Worryingly, fructose is an extremely common (and often craftily hidden) ingredient in processed foods and is most commonly known as high-fructose corn syrup, a thick sweetening syrup derived from corn.
High-fructose corn syrup can be found in many household brand products such as Muller Light Vanilla Yoghurt, Mr Kipling Almond Slices and McVitie’s Hob Nobs among others. The natural sweetener is used to keep foods moist, thicken products such as ice cream and yoghurt drinks, reduce crystallisation in frozen produce, and turn baked goods like crackers, cakes, pastries and bread rolls an appetising brown colour.
Scientists are becoming increasingly concerned about the long-term health effects related to high-fructose corn sugar. Although corn sugar contains the same amount of calories as cane sugar, the body cannot metabolise it in the same way. This places far greater strain on the liver, which can then increase the levels of fat in the bloodstream and result in cardiovascular disease.
A new study published in the Journal of American Dietetic Association has also linked excessive intake of high-fructose corn sugar with rectal cancer. The journal states that the cancer-fighting antioxidants found in fruit (fibre, vitamin C etc), are lost during the processing of fructose. This means that consuming processed fructose in fruit juice or food products could increase the risk of bowel cancer.
Experts at Bangor University have warned that even freshly squeezed fruit juice can contain up to 5 tablespoons of fructose per glass and as such, recommend a consumption of no more than 150ml a day.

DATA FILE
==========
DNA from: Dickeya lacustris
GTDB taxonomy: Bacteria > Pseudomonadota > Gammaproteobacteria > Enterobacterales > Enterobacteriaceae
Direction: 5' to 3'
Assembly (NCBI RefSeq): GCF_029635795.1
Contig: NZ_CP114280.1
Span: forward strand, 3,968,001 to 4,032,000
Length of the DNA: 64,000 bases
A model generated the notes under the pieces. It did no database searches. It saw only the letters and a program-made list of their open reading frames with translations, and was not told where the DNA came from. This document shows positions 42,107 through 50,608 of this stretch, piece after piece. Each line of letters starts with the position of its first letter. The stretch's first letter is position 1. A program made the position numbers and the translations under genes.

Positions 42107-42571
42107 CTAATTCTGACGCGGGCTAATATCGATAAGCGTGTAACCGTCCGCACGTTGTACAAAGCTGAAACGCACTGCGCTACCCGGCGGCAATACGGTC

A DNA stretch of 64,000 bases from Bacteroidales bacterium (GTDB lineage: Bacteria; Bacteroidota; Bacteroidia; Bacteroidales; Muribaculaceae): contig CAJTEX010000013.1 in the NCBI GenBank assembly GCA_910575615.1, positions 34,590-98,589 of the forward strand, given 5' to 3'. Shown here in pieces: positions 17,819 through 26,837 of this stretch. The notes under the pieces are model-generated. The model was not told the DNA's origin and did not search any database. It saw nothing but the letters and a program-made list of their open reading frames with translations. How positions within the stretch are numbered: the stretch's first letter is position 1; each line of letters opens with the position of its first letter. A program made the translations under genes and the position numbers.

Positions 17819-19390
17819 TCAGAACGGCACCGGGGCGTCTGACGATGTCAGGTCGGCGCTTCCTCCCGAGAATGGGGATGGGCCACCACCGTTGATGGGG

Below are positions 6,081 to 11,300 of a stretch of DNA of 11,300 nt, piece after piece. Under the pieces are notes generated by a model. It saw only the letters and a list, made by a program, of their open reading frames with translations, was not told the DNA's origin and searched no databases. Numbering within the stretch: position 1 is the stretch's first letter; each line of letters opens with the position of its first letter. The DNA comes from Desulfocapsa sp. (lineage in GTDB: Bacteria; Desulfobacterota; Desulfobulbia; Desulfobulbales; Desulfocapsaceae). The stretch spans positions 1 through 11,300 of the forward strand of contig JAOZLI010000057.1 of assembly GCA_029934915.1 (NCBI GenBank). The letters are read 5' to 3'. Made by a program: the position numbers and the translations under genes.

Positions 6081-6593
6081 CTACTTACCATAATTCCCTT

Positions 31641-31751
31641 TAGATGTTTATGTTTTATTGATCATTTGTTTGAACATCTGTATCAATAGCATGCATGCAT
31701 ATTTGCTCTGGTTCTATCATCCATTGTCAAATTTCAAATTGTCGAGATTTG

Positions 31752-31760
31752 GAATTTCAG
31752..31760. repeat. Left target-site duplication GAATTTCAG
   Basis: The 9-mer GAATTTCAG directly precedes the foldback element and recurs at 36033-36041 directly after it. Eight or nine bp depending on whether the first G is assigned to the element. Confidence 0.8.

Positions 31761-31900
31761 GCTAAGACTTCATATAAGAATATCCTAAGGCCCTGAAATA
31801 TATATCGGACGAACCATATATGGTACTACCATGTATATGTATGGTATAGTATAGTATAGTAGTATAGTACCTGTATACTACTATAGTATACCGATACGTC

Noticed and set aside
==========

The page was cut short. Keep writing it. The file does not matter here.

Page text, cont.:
Other studies have highlighted worrying links to obesity and Alzheimer’s.
Professor Richard Johnson, the leader of a University of Colorado study examining fructose and high blood pressure, said: “excessive fructose intake should be considered an environmental toxin with major health implications”.
Even America’s First Lady and health advocate Michelle Obama has forbidden her children from consuming products containing the processed fructose.
British authorities, however, remain unperturbed. The Food and Drink Federation has stated that the production of high-fructose corn sugar does adhere to current EU legislation and will not be a cause for concern until there is more scientific evidence pointing to adverse health effects.
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View the original Daily Mail article.